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Formal / Proper Table Setting - Etiquette 



The one unbreakable rule for how to set a dinner table is that everything must be geometrically spaced - all places must be at equal distances, and all sterling silver flatware balanced.

Formal Table Setting Etiquette

A:  Napkin B:  Service Plate
C:  Soup bowl on plate D:  Bread and butter plate w/ butter knife
E. Water glass F:  White wine
G:  Red wine H:  Fish fork
I:  Dinner Fork J:  Salad fork
K:  Service knife L:  Fish knife
M:  Soup spoon N:  Dessert spoon and cake fork

The silverware used at a formal table setting should be sterling silver flatware.  It is not necessary that all the sterling silver match, although all forks or all spoons should be of the same pattern.  Dessert sterling silver flatware, which is not brought to the table but is brought in with the desert plates, need not match the dinner flatware.  Knives and forks should match.


The distance between places at the table set must never be so short that guests have no elbow room.  About two feet from plate center to plate center is ideal.  If the chairs have narrow and low backs, people can sit much closer together.  The service plates are first put around the table at equal distances.  The sterling silver flatware is placed in the order of its use, with the implements to be used first farthest from the plate.  The salad fork is placed next to the left of the plate, then the meat fork.  Just to the right of the plate is the salad knife and on the outside is the meat knife.  The cutting edge of each toward the plate.  Outside the knives are the soup spoon.  Dessert spoons and forks are brought in on the dessert plate just before dessert is served.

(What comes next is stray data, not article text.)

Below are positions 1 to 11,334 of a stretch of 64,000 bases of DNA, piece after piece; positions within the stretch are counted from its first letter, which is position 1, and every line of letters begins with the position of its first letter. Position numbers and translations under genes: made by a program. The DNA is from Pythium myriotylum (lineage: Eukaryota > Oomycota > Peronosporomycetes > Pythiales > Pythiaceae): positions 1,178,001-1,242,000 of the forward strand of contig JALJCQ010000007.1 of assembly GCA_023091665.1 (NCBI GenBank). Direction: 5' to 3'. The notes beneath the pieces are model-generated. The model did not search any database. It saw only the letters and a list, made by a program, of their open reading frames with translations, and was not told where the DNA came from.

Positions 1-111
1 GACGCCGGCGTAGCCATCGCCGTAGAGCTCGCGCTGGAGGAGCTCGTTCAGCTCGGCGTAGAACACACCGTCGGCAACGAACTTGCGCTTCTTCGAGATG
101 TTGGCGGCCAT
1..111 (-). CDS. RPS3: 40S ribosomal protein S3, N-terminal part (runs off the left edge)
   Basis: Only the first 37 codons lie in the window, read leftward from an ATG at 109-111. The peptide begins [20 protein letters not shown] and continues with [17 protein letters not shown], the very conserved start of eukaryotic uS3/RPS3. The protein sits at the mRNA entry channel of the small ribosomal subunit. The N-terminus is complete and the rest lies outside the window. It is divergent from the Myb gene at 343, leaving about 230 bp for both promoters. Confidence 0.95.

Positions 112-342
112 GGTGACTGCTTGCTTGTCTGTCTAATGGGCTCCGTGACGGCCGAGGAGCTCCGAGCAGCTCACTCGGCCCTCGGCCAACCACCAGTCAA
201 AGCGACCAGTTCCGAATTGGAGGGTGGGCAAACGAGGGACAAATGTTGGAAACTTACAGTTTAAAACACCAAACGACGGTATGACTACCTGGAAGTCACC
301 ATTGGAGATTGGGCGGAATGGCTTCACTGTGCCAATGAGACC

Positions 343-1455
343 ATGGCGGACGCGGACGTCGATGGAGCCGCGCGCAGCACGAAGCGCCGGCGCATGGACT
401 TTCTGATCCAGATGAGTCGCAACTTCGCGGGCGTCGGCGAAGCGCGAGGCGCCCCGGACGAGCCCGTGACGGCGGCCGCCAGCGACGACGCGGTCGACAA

If bread or rolls are to be served, a butter plate should be used.  The butter plate is located above the forks at the left of the place setting.   The butter knife is laid across it, slightly diagonally from upper left to lower right, with the sharper edge of the blade toward the edge of the table.

The wineglasses chosen for the formal table setting depend upon the menu, but their table setting arrangement is according to size, so that little ones are not hidden behind large ones.  Place them directly above the knives in a straight row slanting downward from the upper left.  Generally only one - at the most, two - wines are served, so a water goblet and one (or two) wineglasses are all that are necessary.  Frequently wine is not served at all, and iced-tea glasses or simply tumblers for water or mugs for beer are used.  

If you plan to serve coffee with the meal, the cup and saucer go to the right of the setting, with the coffee spoon on the right side of the saucer.  

Follow the above rules and your formal table setting will always fit proper dinner table etiquette.

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